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United States Department of Agriculture

Agricultural Research Service

Title: Understanding the Spatial Distribution of the Field Dissipation of Acetochlor

Authors
item Graff, C - UNIV. OF MINNESOTA
item Koskinen, William
item Anderson, J - UNIV. OF MINNESOTA
item Halbach, T - UNIV. OF MINNESOTA
item Dowdy, Robert - USDA-ARS, RETIRED

Submitted to: American Chemical Society Abstracts
Publication Type: Abstract Only
Publication Acceptance Date: March 25, 2003
Publication Date: March 25, 2003
Citation: GRAFF, C.D., KOSKINEN, W.C., ANDERSON, J.A., HALBACH, T.R., DOWDY, R.H. UNDERSTANDING THE SPATIAL DISTRIBUTION OF THE FIELD DISSIPATION OF ACETOCHLOR. AMERICAN CHEMICAL SOCIETY. 2003 ABSTRACT SPRING. #10.

Technical Abstract: Current research in precision agriculture has focused on solving problems dealing with soil fertility and crop yield. Specifically, geostatistical methods are being used to link the spatial distribution in soil physical and chemical properties to long recognized spatial patterns in crop yield. Because soil properties such as organic carbon content (OC), percent clay, and pH can affect the field dissipation of certain herbicides, and they can significantly vary spatially across the landscape, it is possible that herbicide dissipation rates have spatial structure as well. Experiments at the Rosemount Experiment Station in Dakota County, MN were conducted to test whether or not principals guiding research into the precision management of fertilizers can be used to study soil-herbicide interactions. Various regression and spatial techniques were applied to try and correlate patterns in herbicide dissipation rates to the distribution of soil properties and terrain attributes across the field.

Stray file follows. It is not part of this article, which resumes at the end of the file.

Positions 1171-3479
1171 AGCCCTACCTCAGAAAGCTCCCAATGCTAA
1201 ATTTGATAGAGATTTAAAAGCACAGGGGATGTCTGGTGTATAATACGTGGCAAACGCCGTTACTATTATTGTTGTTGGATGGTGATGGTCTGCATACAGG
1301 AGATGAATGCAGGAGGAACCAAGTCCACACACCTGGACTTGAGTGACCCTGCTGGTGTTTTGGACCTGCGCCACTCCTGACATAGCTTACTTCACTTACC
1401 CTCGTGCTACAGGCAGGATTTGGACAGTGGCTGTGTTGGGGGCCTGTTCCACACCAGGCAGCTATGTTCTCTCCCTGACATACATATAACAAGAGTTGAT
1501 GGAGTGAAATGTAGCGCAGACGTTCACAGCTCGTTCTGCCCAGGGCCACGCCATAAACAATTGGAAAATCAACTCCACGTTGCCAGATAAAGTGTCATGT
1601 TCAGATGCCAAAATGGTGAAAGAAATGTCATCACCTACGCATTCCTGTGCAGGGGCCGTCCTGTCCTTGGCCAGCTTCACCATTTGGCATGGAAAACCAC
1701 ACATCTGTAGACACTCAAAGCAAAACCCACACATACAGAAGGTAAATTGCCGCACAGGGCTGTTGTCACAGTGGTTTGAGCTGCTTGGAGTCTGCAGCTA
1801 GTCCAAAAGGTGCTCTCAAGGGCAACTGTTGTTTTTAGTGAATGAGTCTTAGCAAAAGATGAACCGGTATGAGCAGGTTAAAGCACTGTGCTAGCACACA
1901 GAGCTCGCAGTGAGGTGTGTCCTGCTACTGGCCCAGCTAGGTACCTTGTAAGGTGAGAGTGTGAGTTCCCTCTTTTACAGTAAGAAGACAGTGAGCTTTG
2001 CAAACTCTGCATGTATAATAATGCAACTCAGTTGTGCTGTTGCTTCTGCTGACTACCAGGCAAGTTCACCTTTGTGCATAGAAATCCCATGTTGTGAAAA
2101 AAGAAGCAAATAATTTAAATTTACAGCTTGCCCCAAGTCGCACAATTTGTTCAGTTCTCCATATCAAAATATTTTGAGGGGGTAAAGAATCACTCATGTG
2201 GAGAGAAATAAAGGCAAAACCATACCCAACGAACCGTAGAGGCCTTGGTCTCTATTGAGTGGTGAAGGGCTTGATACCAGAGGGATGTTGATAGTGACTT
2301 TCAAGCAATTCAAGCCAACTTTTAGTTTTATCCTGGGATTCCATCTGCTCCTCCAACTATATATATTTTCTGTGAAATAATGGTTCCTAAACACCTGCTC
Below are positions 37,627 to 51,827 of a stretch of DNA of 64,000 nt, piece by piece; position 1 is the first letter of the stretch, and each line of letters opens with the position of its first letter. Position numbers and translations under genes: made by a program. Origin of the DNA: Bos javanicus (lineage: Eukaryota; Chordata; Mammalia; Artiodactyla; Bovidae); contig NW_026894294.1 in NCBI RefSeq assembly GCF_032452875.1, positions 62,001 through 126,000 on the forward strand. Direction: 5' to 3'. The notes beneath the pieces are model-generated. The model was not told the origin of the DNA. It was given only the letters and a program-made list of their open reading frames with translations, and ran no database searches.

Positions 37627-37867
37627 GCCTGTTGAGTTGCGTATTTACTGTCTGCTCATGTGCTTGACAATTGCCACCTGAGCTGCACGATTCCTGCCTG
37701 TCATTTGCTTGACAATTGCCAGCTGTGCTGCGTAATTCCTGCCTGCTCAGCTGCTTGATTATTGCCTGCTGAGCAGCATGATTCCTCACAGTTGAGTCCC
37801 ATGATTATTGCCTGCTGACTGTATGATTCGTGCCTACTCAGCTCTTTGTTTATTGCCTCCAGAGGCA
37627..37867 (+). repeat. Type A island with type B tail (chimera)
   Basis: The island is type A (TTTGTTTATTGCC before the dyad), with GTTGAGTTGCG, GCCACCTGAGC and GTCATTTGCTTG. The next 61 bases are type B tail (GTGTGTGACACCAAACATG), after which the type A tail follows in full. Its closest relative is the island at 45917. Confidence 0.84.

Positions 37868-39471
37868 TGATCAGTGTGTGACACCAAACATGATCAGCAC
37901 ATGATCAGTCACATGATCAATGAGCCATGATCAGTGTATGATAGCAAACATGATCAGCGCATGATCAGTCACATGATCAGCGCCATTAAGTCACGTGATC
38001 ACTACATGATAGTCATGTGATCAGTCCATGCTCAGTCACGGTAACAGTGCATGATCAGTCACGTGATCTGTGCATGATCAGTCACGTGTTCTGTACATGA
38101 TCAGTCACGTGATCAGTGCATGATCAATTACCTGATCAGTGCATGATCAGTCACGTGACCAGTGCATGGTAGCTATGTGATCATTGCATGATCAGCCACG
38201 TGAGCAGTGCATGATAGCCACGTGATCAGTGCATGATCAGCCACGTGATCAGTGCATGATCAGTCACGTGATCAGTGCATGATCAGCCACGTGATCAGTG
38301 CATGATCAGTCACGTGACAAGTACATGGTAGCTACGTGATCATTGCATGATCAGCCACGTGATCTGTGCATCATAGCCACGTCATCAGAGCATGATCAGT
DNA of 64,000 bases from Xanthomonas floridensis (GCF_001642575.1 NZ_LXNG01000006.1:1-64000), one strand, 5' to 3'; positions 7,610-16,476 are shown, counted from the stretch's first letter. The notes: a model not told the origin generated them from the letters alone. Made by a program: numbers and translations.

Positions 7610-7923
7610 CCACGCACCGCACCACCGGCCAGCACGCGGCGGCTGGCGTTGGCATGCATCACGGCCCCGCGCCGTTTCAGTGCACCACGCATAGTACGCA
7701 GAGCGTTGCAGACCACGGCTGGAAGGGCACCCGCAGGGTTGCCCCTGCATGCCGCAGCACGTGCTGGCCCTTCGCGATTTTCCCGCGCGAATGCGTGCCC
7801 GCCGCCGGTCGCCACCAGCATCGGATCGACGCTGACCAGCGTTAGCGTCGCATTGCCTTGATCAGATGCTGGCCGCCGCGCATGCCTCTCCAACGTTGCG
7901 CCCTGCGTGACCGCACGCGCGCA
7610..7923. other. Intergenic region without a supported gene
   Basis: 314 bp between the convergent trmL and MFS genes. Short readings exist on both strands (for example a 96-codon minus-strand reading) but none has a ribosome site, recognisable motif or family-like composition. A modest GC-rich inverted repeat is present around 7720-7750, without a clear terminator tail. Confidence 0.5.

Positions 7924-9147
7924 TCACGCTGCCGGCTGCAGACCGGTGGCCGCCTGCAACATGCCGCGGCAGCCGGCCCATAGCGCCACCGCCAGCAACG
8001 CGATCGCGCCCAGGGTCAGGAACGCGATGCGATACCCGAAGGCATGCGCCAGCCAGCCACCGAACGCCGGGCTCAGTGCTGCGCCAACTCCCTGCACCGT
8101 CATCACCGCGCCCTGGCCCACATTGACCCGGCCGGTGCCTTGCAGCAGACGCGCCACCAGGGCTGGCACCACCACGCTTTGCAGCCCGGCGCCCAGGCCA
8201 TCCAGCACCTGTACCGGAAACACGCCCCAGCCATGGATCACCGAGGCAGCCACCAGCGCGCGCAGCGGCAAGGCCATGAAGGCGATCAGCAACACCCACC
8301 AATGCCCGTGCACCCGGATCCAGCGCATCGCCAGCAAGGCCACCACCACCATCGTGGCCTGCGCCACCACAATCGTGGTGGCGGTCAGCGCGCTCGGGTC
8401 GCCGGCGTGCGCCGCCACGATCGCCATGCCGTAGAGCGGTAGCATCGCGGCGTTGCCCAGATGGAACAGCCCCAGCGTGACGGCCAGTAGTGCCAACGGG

Last Modified: 10/22/2014